Dell is hoping to cater to netbook and tablet fans alike with the Inspiron Duo, a Windows 7 machine with a swivelling, 10-inch display that allows for touchscreen antics. When it arrives on 2 December, it'll set you back £400. Dell gave us the chance to play with a pre-production Duo, so read on for our first impressions, but bear in mind that the final machine may differ in some respects.
Flip your lid
Stylistically, the Duo very much takes its lead from other Dell machines, sporting rounded edges and large, chunky keys. The interior is typical netbook fare, although the keyboard seems well spaced-out, and the trackpad is pretty large. That's good news, because most netbooks offer infuriatingly tiny mousing surfaces.
We've seen machines before that transform from a laptop into a tablet, but Dell's approach is rather innovative. Here's how it works. The Duo's display is only held in place by two joints in the right- and left-hand sides of the bezel. When you apply some pressure to the screen, it flips backwards, turning a full 180 degrees and snapping into position the other way around. If you then shut the Duo's lid, you'll find you've got yourself a ready-made tablet.
Dell's missed a trick, however. If you have the Duo deployed in laptop mode and then swivel the display around, there's no way of rotating the on-screen image. It's a shame because, if you were able to rotate the image, you could use the Duo to watch movies without having to stare at the keyboard, which would act as a stand.
The build quality of this mechanism seems sturdy. It doesn't feel cheap or plasticky. Swivelling the display around will undoubtedly turn a few heads, and, in terms of pure design, it's a really neat feature.
The whole package feels pretty weighty, and it's hardly slim. That means it doesn't offer the same elegance as an iPad or Samsung Galaxy Tab when used in tablet mode. That said, it's not overly cumbersome. We'll have to carry it around with us for longer before we can make a definitive judgement, but it didn't feel unbearably heavy or bulky to us.
The display itself is a mixed bag. On the plus side, it has a 1,366x768-pixel resolution, whereas most netbooks have a 1,024x600-pixel resolution. On the other hand, we noticed some viewing-angle issues. Tilt the display away from yourself only slightly, and the colours quickly go wonky.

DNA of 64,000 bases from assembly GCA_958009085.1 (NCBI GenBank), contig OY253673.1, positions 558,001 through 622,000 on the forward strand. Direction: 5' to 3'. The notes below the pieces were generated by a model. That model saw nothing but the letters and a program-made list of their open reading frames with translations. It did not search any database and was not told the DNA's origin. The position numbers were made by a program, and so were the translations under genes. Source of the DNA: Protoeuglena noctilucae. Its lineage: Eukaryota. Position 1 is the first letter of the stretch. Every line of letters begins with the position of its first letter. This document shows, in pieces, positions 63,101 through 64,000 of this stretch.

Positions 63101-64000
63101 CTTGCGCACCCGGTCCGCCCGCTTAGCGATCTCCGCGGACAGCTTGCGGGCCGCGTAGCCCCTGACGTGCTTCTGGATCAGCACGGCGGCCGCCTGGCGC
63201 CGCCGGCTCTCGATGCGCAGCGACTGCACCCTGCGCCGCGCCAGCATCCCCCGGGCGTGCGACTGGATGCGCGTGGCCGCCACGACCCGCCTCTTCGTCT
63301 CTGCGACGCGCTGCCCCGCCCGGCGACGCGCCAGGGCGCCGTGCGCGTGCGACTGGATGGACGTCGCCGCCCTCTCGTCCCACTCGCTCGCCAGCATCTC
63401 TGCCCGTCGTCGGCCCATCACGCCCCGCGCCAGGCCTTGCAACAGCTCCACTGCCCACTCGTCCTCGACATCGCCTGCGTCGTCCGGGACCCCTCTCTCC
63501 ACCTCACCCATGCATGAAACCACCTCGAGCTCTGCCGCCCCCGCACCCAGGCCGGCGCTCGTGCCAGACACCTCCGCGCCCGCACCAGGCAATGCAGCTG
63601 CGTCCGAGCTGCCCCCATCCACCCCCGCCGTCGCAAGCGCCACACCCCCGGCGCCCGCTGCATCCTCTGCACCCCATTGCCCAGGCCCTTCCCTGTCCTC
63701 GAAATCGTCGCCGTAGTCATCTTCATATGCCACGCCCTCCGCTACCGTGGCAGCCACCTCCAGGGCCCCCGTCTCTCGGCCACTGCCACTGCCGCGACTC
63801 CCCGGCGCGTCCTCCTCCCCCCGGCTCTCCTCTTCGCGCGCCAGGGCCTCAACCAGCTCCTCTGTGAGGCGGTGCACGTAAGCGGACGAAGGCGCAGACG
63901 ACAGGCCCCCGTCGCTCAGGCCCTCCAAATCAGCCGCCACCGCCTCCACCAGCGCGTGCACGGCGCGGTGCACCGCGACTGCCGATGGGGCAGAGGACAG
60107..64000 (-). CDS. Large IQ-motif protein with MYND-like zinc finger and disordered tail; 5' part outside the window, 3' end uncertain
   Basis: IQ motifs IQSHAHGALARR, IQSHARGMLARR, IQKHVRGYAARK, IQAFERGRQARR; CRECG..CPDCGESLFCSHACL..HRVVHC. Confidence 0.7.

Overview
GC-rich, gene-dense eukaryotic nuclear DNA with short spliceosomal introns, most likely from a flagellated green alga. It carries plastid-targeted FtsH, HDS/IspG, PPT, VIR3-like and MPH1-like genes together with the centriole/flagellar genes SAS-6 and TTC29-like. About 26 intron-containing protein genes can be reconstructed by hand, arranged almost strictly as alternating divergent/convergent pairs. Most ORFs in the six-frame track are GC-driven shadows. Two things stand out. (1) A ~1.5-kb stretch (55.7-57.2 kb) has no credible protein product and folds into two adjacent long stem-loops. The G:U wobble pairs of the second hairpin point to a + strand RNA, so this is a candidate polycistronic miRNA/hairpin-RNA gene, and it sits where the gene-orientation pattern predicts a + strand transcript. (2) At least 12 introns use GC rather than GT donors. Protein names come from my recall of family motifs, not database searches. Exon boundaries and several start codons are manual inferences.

Dell has made some compromises in terms of connectivity. Aside from the power port, the Duo offers only a 3.5mm headphone jack and two USB ports down its left flank. That's pretty Spartan stuff. We couldn't find an Ethernet port or any kind of video out, although there is a docking port on the Duo's underside, so potentially the Duo's display could somehow be exported using that. This is far from even standard netbook connectivity. But, even with so few ports, the Duo still offers more connections than the Galaxy Tab, the iPad or the Dell Streak, for example.
The Duo runs Windows 7, which features a reasonably intuitive touch interface if you're used to the Windows operating system in general. You tap the screen to click and hold your finger to it for a moment to right click. In our experience, however, the touch interface isn't as slick as that offered by Apple's iOS or Google's Android operating systems, both of which are intended for use on mobile touchscreen devices.
Inside, the Duo sports an Intel Atom N550 CPU clocked at 1.5GHz and backed up 2GB of RAM. As such, we don't expect this machine to run particularly quickly, and, indeed, during our brief time with the Duo, we noticed some sluggishness.
Dell estimates that you'll get 6 to 8 hours of battery life out of this machine. Because the Duo is closer to a laptop than a tablet, we wouldn't expect it to manage the epic 10-hour battery life of the iPad.
The Dell Inspiron Duo runs the risk of falling between two stools. It could prove less useful than a netbook, and less slick and portable than a tablet. One thing we can't deny, however, is that the screen-flipping mechanism is really cool, and it seems well designed. At £400, it doesn't seem like you're paying too hefty a premium for the touch option either. Stay tuned for the full review soon.
Edited by Charles Kloet